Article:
Eating red meat – any amount and any type – appears to significantly increase the risk of premature death, according to a long-range study that examined the eating habits and health of more than 110,000 adults for more than 20 years.
For instance, adding just one 3-ounce serving of unprocessed red meat – picture a piece of steak no bigger than a deck of cards – to one’s daily diet was associated with a 13 percent greater chance of dying during the course of the study.
Even worse, adding an extra daily serving of processed red meat, such as a hot dog or two slices of bacon, was linked to a 20 percent higher risk of death during the study.
“Any red meat you eat contributes to the risk,” said An Pan, a postdoctoral fellow at the Harvard School of Public Health in Boston and lead author of the study, published online Monday in the Archives of Internal Medicine.
Crunching data from thousands of questionnaires that asked people how frequently they ate a variety of foods, the researchers also discovered that replacing red meat with other foods seemed to reduce mortality risk for study participants.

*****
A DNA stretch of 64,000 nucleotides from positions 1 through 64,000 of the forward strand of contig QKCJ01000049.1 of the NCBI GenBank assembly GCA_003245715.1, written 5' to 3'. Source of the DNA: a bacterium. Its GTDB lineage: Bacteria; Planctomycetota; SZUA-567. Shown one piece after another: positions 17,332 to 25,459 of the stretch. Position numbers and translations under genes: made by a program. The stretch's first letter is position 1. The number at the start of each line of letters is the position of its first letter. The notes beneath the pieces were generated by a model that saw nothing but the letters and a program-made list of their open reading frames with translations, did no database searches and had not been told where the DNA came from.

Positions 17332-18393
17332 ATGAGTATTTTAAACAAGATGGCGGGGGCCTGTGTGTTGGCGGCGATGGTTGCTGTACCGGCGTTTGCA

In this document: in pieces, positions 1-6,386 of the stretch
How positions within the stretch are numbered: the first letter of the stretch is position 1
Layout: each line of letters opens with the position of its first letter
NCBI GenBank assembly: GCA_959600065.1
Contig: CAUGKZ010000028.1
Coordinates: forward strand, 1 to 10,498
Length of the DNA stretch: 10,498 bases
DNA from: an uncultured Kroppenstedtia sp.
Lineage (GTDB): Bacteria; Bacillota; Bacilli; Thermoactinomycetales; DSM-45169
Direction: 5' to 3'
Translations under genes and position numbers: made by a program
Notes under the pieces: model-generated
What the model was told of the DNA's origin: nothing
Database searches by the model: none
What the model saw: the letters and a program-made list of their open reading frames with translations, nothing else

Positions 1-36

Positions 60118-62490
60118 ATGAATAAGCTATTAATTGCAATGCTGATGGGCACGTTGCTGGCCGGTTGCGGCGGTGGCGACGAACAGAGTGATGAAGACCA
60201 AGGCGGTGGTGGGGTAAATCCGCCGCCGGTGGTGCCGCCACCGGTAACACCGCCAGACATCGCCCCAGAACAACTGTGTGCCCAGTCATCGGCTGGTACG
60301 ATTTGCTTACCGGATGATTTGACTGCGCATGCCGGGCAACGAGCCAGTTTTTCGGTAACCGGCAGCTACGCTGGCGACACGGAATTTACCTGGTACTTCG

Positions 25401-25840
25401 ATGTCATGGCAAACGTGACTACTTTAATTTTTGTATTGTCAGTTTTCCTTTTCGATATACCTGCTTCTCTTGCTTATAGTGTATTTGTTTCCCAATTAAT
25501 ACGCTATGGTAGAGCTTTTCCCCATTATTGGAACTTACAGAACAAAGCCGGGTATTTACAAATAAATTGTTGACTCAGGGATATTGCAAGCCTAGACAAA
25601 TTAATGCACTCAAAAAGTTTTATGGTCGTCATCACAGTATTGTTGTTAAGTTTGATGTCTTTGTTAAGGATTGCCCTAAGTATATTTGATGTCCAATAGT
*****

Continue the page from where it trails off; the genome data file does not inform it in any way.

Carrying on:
Eating a serving of nuts instead of beef or pork was associated with a 19 percent lower risk of dying during the study. The team said choosing poultry or whole grains as a substitute was linked with a 14 percent reduction in mortality risk; low-fat dairy or legumes, 10 percent; and fish, 7 percent.
Previous studies had associated red meat consumption with diabetes, heart disease and cancer, all of which can be fatal. Scientists aren’t sure exactly what makes red meat so dangerous, but the suspects include the iron and saturated fat in beef, pork and lamb, the nitrates used to preserve them, and the chemicals created by high-temperature cooking.
The Harvard researchers hypothesized that eating red meat would also be linked to an overall risk of death from any cause, Pan said. And the results suggest they were right: Among the 37,698 men and 83,644 women who were tracked, as meat consumption increased, so did mortality risk.
Source: Sacramento Bee | ERYN BROWN